Declines in race-specific rates also varied by age at death. From 1992 through 1993, the overall neonatal mortality (death before age 28 days) rate decreased 1.9% (5.4 to 5.3); for white infants, the rate remained constant (4.3), and for black infants, the rate decreased 1.0% (10.8 to 10.7). The overall postneonatal mortality (death at age 28 days-11 months) rate decreased 2.2% (3.1 to 3.0 per 1000); for white infants, the rate decreased 4% (2.6 to 2.5), and for black infants, 3.5% (6.0 to 5.8). In 1993, the risk for death during the first year of life for black infants remained 2.4 times greater than for white infants.

Among the 10 leading causes of infant death, the first four (congenital anomalies, sudden infant death syndrome, disorders relating to short gestation and unspecified LBW, and respiratory distress syndrome {RDS}) accounted for 54% of all infant deaths in 1993 (Table_1). For white infants, these causes also accounted for 54% of deaths, and for black infants, 51% of deaths.

From 1992 to 1993, the infant mortality rate decreased for seven of the 10 leading causes of infant death and increased for three causes (Table_1). For white infants, the rate also decreased for seven of the 10 causes; however, for blacks, the rate decreased for six of the 10 causes. Race-specific differences in infant mortality also were reflected in the rank order of the leading causes of infant death and in the rate of change of specific causes (Table_1). For white infants, the largest decrease in rates was for RDS (International Classification of Diseases, Ninth Revision {ICD-9}, code 769) (15.5%), and the largest increase, disorders relating to short gestation and LBW (ICD-9 code 765) (16.1%). For black infants, the largest decrease was for pneumonia and influenza (ICD-9 codes 480-487) (16.8%), and the largest increase, infections specific to the perinatal period (ICD-9 code 771) (9.3%). The decrease in RDS for black infants was less than 1%.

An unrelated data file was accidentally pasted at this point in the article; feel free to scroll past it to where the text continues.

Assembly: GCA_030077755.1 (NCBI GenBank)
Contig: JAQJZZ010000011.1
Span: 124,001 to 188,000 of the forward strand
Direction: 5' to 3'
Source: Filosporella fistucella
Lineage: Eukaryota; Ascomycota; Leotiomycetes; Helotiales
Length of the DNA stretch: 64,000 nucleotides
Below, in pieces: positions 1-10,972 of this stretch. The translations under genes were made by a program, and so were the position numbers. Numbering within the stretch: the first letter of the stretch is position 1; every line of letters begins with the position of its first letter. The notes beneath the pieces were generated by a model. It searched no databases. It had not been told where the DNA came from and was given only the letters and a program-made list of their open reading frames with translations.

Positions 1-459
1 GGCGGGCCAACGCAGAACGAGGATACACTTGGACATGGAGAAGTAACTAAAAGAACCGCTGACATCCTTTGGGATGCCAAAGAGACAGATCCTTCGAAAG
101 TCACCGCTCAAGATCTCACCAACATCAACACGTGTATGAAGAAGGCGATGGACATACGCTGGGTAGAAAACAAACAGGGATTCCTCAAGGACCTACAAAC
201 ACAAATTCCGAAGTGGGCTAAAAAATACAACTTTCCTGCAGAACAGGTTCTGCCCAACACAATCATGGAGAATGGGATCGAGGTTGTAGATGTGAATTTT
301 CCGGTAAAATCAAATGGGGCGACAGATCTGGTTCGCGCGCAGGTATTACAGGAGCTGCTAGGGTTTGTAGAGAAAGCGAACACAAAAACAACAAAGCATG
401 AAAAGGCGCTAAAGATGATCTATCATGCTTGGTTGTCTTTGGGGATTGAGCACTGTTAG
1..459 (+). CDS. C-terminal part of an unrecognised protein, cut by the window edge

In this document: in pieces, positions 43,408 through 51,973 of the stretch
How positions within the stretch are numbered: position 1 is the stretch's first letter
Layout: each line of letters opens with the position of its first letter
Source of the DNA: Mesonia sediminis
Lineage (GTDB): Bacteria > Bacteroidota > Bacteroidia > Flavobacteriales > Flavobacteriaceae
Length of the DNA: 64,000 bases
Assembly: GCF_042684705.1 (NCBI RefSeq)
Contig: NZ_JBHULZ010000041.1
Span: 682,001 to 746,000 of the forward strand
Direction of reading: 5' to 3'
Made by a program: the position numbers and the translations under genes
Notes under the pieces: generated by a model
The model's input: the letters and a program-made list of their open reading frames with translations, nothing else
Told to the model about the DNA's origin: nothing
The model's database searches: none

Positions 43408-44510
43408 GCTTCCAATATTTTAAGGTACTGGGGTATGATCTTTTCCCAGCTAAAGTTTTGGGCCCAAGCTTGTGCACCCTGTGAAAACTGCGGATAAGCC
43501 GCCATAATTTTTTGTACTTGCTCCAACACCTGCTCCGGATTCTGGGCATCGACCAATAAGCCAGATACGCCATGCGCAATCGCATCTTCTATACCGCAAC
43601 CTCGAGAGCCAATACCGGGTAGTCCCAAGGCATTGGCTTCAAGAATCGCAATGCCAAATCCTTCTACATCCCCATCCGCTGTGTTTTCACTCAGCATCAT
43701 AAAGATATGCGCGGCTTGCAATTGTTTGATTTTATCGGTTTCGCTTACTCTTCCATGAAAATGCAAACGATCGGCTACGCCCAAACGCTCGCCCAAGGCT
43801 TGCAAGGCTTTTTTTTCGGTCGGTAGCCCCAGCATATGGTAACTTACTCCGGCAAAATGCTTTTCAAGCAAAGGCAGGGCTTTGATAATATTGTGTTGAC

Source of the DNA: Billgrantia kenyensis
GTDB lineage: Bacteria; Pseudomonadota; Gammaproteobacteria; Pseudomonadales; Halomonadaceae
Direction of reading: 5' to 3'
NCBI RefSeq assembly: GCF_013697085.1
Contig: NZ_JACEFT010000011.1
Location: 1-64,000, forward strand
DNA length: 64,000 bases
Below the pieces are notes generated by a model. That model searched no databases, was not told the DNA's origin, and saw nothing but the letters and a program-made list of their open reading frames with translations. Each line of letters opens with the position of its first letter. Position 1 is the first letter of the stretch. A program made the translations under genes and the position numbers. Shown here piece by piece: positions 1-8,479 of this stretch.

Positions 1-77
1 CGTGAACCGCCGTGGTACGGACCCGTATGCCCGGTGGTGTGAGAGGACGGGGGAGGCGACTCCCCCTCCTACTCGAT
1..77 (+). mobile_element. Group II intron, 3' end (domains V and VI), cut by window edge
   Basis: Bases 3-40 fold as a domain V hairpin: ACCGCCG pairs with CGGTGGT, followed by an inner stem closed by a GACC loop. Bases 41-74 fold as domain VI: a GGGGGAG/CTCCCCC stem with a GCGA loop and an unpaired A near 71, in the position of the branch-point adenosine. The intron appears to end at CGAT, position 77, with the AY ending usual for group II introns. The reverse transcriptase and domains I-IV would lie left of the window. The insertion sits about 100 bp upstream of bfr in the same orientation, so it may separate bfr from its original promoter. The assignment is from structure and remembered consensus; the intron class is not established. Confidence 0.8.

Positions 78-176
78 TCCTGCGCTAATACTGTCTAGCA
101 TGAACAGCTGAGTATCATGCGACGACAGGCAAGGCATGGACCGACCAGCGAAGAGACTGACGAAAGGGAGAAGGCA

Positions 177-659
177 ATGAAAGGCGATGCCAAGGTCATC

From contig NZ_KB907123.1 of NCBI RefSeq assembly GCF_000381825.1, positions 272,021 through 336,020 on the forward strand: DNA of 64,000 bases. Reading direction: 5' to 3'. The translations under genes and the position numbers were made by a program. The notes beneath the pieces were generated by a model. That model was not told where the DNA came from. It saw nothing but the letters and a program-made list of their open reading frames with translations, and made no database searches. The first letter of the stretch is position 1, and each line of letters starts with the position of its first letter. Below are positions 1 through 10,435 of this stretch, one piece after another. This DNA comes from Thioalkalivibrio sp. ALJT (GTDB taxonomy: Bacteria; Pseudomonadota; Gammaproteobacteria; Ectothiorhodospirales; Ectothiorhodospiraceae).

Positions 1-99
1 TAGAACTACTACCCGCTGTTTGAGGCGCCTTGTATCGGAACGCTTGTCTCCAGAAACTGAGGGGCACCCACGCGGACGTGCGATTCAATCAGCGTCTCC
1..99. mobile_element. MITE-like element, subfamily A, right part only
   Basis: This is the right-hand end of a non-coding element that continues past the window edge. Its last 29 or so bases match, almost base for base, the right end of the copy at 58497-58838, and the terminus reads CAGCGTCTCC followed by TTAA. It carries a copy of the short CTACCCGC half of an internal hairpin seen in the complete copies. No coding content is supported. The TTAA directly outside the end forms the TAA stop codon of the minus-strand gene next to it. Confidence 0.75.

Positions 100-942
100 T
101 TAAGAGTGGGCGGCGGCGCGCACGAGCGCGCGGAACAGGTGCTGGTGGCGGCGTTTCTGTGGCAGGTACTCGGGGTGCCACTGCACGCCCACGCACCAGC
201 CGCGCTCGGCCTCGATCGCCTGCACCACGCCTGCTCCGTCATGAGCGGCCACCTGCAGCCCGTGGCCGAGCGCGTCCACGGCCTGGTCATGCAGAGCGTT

Reported by: Div of Reproductive Health, National Center for Chronic Disease Prevention and Health Promotion; Mortality Statistics Br, Div of Vital Statistics, National Center for Health Statistics, CDC.